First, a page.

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Louise Laroque Serpa: Never Don't Pay Attention

[ photo: Louise Laroque Serpa ]

Never Don't Pay Attention

In 1963, Louise Larocque Serpa '46, former Manhattan debutante, requested a press pass from the Rodeo Cowboys Association and became the first woman photographer ever allowed inside a rodeo ring. Dubbed "œthe Ansel Adams of rodeo," Serpa was inducted into the Cowgirl Hall of Fame in 1999.

Over the course of her long and illustrious career, Serpa received many awards"”"œBest Action Photo" in 1982 and "œPhotographer of the Year" in 2005 from the Professional Rodeo Cowboys Association"”and had more than one close encounter in the arena. Writing for the Vassar Quarterly (Spring 1995), Carla De Landri '78 quotes Serpa: "œ'After that first bull hit me, it took me almost a year before I could stand my ground,' she recalls. "˜I'd take one picture and find myself up a tree or a fence or something without even knowing how I got there. You know, you can't take very good pictures when you are running.' Nor when you're shooting from outside the fence. "˜I knew if I cried or acted like a woman, I'd never be allowed into the arena again,' she says. So she kept at it, taking away from her brush with the bull one valuable lesson: "˜Never don't pay attention.'"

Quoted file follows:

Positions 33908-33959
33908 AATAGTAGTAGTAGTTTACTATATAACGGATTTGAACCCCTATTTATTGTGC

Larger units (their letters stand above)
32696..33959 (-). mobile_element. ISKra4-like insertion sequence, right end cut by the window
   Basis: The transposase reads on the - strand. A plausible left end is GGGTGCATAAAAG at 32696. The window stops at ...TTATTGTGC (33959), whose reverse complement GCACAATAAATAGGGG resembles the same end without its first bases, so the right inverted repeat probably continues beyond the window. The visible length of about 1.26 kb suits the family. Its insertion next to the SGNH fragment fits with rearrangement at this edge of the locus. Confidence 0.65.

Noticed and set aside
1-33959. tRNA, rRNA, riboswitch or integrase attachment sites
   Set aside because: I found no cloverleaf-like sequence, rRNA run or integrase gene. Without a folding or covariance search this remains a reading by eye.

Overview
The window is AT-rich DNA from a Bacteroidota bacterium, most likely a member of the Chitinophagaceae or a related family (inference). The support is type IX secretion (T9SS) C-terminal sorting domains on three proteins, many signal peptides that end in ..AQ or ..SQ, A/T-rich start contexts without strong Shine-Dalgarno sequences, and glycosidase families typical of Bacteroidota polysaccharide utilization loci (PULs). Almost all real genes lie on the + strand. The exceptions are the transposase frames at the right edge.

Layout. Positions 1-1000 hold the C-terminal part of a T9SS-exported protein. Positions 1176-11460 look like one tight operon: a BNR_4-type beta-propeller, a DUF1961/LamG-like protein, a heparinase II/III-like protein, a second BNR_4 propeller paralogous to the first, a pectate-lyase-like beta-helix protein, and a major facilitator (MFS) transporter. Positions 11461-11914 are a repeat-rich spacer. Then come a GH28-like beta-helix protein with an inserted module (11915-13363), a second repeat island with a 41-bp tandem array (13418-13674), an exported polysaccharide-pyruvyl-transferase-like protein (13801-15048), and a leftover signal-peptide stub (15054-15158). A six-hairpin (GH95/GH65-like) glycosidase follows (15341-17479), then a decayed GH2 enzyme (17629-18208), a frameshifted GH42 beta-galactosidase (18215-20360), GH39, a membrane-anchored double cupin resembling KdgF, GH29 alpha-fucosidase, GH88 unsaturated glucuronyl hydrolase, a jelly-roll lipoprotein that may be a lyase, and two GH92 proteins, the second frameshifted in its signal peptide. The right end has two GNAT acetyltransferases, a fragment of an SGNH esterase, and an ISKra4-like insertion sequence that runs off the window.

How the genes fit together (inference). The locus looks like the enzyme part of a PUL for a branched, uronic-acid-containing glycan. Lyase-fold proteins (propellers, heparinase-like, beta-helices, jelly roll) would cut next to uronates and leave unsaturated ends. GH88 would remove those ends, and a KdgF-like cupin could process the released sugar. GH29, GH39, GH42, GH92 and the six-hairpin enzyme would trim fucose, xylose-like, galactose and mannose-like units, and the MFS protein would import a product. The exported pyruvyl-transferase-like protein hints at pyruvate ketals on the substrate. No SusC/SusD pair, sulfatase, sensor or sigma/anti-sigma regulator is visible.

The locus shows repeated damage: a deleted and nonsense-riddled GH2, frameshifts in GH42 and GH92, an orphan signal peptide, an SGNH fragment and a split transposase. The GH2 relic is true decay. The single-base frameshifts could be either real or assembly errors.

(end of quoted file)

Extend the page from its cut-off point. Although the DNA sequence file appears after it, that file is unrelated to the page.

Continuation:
Serpa, who passed away in January 2012, bequeathed her archives to the National Cowboy and Western Heritage Museum in Oklahoma City. A selection of her photographs is presented here, courtesy of Tucson Rodeo.

Read Carla De Landri's 1995 profile of this remarkable free spirit.

Some of Louise's work

Kevin Small under Cotton Eye, Tucson 1989

Jim Mihalek on Hud, Tucson 1971

Jake, 1998 - 'Cowboys Come In All Sizes' collection

Skeeter Humble in Dust Storm, Chandler AZ 1964

Cowboy Stretch

Photo credit: Louise Larocque Serpa